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This presentation describes the qualitative and quantitative analysis of the Bipolar Junction Transistor (BJT)

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  1. 1. SHANTILAL SHAH GOVERNMENT ENGINEERING COLLEGE, BHAVNAGAR Postal Address : New Sidsar Campus Post : Vartej, Sidsar, Bhavnagar-364060, Gujarat, India Contact : 0278-2445509,2445767 Fax : 0278-2445509 Website: Roll No. Enrollment No. Name 3017 140430117019 JITIN J PILLAI 3010 140430117012 PARTH DODIYA 3016 140430117018 ISHAN J BHATT Department : INSTRUMENTATION & CONTROL Course : B.E. (2014 Batch) Semester : 3rd Batch : B1 PREPARED BY :
  3. 3.  The basic of electronic system nowadays is semiconductor device.  The famous and commonly use of this device is BJTs (Bipolar Junction Transistors).  It can be use as amplifier and logic switches.  BJT consists of three terminal:  collector : C  base : B emitter : E  Two types of BJT : pnp and npn Introduction
  4. 4. Transistor Construction  3 layer semiconductor device consisting:  2 n- and 1 p-type layers of material  npn transistor  2 p- and 1 n-type layers of material pnp transistor  The term bipolar reflects the fact that holes and electrons participate in the injection process into the oppositely polarized material  A single pn junction has two different types of bias:  forward bias  reverse bias  Thus, a two-pn-junction device has four types of bias.
  5. 5.  Position of the terminals and symbol of BJT. • Base is located at the middle and more thin from the level of collector and emitter • The emitter and collector terminals are made of the same type of semiconductor material, while the base of the other type of material
  6. 6.  Transistor currents -The arrow is always drawn on the emitter -The arrow always point toward the n-type -The arrow indicates the direction of the emitter current: pnp:E B npn: B E IC=the collector current IB= the base current IE= the emitter current
  7. 7.  By imaging the analogy of diode, transistor can be construct like two diodes that connetecd together.  It can be conclude that the work of transistor is base on work of diode.
  8. 8. Transistor Operation  The basic operation will be described using the pnp transistor. The operation of the pnp transistor is exactly the same if the roles played by the electron and hole are interchanged.  One p-n junction of a transistor is reverse-biased, whereas the other is forward-biased. Forward-biased junction of a pnp transistor Reverse-biased junction of a pnp transistor
  9. 9.   Both biasing potentials have been applied to a pnp transistor and resulting majority and minority carrier flows indicated.  Majority carriers (+) will diffuse across the forward- biased p-n junction into the n-type material.  A very small number of carriers (+) will through n-type material to the base terminal. Resulting IB is typically in order of microamperes.  The large number of majority carriers will diffuse across the reverse-biased junction into the p-type material connected to the collector terminal.
  10. 10.   Majority carriers can cross the reverse-biased junction because the injected majority carriers will appear as minority carriers in the n-type material.  Applying KCL to the transistor : IE = IC + IB  The comprises of two components – the majority and minority carriers IC = ICmajority + ICOminority  ICO – IC current with emitter terminal open and is called leakage current.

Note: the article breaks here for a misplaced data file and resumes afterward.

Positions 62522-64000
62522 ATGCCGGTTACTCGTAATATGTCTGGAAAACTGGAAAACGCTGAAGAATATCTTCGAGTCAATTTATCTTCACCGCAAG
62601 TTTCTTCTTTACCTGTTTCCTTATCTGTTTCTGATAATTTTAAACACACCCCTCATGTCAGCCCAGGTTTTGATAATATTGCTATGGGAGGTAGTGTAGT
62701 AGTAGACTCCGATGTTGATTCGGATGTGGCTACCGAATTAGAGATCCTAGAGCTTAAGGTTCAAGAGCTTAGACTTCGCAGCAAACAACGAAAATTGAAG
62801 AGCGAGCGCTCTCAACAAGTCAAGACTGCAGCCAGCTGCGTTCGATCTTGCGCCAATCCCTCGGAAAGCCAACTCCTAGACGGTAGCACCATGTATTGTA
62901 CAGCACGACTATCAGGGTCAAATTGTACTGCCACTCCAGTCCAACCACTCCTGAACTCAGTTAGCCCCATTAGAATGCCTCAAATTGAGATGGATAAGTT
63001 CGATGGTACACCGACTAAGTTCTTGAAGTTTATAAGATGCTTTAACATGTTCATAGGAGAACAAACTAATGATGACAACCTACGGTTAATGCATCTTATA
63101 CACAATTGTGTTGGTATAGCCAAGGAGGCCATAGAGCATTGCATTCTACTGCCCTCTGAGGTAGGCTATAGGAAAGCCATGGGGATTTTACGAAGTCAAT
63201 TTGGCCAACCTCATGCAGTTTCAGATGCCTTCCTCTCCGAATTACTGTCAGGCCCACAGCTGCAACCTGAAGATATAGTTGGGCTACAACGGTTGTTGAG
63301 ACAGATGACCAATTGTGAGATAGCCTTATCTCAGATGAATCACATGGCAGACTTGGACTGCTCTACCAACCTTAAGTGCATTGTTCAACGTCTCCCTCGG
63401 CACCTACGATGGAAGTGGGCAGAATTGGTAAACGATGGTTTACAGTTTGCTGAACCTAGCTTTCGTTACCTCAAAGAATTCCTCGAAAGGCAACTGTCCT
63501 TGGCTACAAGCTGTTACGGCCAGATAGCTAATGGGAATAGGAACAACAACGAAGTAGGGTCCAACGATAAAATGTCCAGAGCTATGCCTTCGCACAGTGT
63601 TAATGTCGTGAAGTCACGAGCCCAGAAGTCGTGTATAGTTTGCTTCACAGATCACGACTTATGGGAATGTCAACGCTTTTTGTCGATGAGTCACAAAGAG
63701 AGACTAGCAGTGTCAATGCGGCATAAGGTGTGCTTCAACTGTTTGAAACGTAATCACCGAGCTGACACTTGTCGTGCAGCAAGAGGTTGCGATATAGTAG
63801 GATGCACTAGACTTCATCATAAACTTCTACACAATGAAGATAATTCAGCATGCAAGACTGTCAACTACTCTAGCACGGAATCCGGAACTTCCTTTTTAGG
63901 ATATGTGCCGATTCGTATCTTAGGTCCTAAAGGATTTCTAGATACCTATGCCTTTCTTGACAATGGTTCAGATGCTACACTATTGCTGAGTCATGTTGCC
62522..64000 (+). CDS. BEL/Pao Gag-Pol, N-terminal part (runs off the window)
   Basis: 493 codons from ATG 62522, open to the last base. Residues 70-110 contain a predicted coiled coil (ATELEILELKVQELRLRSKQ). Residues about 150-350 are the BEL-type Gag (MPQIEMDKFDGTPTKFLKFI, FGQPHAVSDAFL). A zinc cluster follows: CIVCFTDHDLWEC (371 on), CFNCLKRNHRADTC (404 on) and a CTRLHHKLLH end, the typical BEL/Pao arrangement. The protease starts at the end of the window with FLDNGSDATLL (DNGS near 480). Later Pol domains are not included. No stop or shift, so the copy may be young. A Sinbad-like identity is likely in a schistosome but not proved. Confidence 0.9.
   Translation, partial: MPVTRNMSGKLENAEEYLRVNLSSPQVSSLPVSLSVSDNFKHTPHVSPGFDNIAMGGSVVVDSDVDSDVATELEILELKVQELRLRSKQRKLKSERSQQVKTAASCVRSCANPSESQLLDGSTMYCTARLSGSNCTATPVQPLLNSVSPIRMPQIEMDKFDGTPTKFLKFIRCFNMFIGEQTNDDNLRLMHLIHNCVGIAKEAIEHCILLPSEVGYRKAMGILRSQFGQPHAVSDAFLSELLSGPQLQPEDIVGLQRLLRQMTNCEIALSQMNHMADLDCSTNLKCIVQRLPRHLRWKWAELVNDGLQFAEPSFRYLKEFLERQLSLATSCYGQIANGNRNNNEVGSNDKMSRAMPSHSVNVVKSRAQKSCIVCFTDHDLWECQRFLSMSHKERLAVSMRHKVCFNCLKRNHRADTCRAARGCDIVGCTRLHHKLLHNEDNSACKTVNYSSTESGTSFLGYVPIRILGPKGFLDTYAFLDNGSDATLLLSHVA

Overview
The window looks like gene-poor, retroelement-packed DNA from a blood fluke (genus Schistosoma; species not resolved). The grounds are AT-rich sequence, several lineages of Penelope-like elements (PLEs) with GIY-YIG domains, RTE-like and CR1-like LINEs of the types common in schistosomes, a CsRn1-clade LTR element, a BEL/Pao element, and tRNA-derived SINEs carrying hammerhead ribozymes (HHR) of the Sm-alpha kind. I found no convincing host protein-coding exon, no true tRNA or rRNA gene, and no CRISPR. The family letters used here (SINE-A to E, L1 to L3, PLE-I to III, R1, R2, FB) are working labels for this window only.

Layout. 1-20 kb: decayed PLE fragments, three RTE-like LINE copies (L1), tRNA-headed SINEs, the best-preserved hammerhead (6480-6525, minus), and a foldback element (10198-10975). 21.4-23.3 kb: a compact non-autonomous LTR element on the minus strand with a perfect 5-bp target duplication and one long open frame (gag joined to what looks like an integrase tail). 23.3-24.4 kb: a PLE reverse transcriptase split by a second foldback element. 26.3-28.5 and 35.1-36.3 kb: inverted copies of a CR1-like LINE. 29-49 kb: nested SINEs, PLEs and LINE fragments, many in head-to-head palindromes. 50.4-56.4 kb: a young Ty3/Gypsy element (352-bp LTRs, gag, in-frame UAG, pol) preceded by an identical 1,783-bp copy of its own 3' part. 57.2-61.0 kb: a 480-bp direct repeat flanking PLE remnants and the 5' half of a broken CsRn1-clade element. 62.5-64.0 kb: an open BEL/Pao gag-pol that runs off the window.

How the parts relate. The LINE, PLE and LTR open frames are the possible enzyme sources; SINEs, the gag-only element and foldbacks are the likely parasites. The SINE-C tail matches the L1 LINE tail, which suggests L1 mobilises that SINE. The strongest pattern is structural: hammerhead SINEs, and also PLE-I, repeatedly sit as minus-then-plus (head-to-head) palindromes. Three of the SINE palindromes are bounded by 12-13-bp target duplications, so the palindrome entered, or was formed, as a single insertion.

11. 11.   Proper biasing CB configuration in active region by approximation IC  IE (IB  0 uA) Biasing
  12. 12.  Transistor as an amplifier
  13. 13.  It is called common-emitter configuration since : - emitter is common or reference to both input and output terminals. - emitter is usually the terminal closest to or at ground potential.  Almost amplifier design is using connection of CE due to the high gain for current and voltage.  Two set of characteristics are necessary to describe the behavior for CE ;input (base terminal) and output (collector terminal) parameters. Common-Emitter Configuration
  14. 14. Proper Biasing common-emitter configuration in active region
  15. 15.  Input characteristics for a common-emitter NPN transistor  IB is microamperes compared to miliamperes of IC.  IB will flow when VBE > 0.7V for silicon and 0.3V for germanium  Before this value IB is very small and no IB.  Base-emitter junction is forward bias  Increasing VCE will reduce IB for different values.
  16. 16.  Output characteristics for a common-emitter npn transistor  For small VCE (VCE < VCESAT, IC increase linearly with increasing of VCE  VCE > VCESAT IC not totally depends on VCE  constant IC  IB(uA) is very small compare to IC (mA). Small increase in IB cause big increase in IC  IB=0 A  ICEO occur.  Noticing the value when IC=0A. There is still some value of current flows.
  17. 17.   The ratio of dc collector current (IC) to the dc base current (IB) is dc beta (dc ) which is dc current gain where IC and IB are determined at a particular operating point, Q-point (quiescent point).  It’s define by the following equation: 30 < dc < 300  2N3904  On data sheet, dc=hFE with h is derived from ac hybrid equivalent cct. FE are derived from forward-current amplification and common-emitter configuration respectively. Beta () or amplification factor
  18. 18.   For ac conditions an ac beta has been defined as the changes of collector current (IC) compared to the changes of base current (IB) where IC and IB are determined at operating point.  On data sheet, ac=hfe  It can defined by the following equation:
  19. 19. Collector Curve OR Output Characteristics
  20. 20.  Transistor Specification Sheet
  21. 21.  Transistor Terminal Identification
  22. 22.  1. Curve Tracer Provides a graph of the characteristic curves. 2. DMM Some DMM’s will measure DC or HFE. 3. Ohmmeter Transistor Testing